“I’ve always been curious about solving problems,” DoorDash CFO Ravi Inukonda tells me. “I think finance is one of those disciplines that help you connect the inputs and the outputs. And that’s how I ended up here. And I love it.”
Inukonda became finance chief at the food delivery platform DoorDash on March 1. He was promoted from his role of VP of finance and strategy as Prabir Adarkar, CFO since 2018, steps into a new role as president and COO. Adarkar succeeds Christopher Payne, who is retiring. Payne will remain as an advisor through the end of May.
This is Inukonda’s first-ever CFO role, and he’s the leader of a finance organization with over 400 people. “I would say, I felt honored,” Inukonda says of his first day in the role. “But at the same time, it felt very natural. The advantage I had, obviously, is working across the company for many years. I’ve had an inside view into how to operate and scale the business.”
Inukonda has an “intuitive grasp of our business’ unique interconnectedness and an intricate understanding of the second- and third-order effects of our decisions that benefits all of our stakeholders,” Tony Xu, CEO of DoorDash, said in the company’s announcement. “Ravi’s impact has continued to expand over his time at DoorDash, and his capabilities as a leader have pushed us to excel. He’ll be a world-class CFO.”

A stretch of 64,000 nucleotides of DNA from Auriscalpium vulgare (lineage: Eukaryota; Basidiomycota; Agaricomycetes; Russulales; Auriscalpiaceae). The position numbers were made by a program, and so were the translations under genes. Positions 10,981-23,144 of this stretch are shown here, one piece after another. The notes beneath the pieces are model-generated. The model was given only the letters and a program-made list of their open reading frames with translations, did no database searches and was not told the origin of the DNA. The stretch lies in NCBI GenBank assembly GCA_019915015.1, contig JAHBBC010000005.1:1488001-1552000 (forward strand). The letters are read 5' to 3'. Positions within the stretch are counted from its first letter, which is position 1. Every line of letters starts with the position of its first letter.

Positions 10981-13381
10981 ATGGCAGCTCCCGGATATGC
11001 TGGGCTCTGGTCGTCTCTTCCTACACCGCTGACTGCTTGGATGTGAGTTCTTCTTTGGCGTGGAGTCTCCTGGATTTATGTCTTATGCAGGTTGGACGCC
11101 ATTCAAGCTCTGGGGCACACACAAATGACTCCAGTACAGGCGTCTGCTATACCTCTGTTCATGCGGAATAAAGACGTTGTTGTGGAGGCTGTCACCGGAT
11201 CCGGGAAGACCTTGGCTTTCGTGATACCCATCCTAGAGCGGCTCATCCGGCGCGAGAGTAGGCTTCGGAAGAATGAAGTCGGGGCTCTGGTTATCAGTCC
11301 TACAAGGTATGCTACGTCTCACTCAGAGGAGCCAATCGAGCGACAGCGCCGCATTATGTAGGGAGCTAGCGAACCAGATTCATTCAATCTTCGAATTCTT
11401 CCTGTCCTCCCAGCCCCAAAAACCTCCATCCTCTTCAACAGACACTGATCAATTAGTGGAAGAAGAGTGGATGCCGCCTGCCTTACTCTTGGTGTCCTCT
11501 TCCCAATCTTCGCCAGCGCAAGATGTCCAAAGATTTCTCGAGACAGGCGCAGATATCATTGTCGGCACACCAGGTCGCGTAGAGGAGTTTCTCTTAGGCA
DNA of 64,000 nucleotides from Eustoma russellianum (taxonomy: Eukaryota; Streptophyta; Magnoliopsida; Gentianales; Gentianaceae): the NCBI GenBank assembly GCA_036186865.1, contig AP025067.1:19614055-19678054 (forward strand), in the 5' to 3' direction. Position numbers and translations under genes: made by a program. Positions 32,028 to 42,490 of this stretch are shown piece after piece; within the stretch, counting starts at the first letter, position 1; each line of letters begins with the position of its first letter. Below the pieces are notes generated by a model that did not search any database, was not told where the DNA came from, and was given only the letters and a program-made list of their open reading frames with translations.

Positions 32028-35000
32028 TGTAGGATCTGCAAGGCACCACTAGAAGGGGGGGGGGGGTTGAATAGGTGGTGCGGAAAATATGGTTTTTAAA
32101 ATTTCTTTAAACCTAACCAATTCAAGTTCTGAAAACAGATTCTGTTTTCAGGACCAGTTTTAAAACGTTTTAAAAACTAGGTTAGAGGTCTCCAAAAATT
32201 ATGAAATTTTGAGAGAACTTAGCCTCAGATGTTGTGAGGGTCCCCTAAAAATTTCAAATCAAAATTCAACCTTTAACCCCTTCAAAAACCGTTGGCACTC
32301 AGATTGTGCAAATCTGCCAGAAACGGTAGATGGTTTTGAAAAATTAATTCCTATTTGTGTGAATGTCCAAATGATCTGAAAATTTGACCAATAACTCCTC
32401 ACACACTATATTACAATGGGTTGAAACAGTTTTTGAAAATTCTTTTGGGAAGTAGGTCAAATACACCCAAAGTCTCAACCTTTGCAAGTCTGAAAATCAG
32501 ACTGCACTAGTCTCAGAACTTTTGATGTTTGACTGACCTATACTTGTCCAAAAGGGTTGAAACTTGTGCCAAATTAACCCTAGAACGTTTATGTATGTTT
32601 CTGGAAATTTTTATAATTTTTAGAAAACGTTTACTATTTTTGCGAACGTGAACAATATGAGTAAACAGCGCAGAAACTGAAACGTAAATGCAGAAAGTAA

A.I. in finance
Inukonda previously served as the VP of finance and strategy for almost five years. And before joining DoorDash, he was the head of finance at Uber Eats. He actually started his career as an engineer. But Inukonda had a desire to better understand how the entire business works and decided to pursue an MBA at MIT Sloan School of Management. He worked in investment banking at Goldman Sachs, did a few years in private equity, and then switched over to corporate finance.
As Inukonda is tech savvy, DoorDash is using A.I. in the finance function. “We’ve used machine learning for the last four or five years, and our prediction capabilities have gotten significantly better over time,” he says. When I first started, we used to do it manually in Excel.”
An example of how you use machine learning? “There’s a sushi restaurant near my house, and when I go there on a Friday night, I see more Dashers than actual customers,” he explains. “What the owner has done is create a separate entrance where the Dashers come in and out in less than a minute. And that’s all science for us, right? We need to be able to predict when the food is going to be ready when the Dashers need to show up and leave the restaurant to get to the customer.”
Inukonda is “personally super excited about generative A.I.,” he says. And he’s been reviewing use cases for the finance function.
DoorDash’s Q1 2023 earnings call is scheduled for May 4, with Inukonda at the helm of finance. In February, the company reported Q4 2022 revenue of $1.82 billion, with a 40% increase over the prior year, beating estimates but had an adjusted loss of $1.65 a share. For the quarter, total orders increased 27% year over year.
Inukonda plans to continue the strategic focus on finance, the organization he helped grow over the past few years. “Finance needs to be an enabler, not a cop,” he says. “Finance cannot just be a reporting function. We’re constantly focused on the business and thinking about how we can further DoorDash’s mission of empowering local economies.”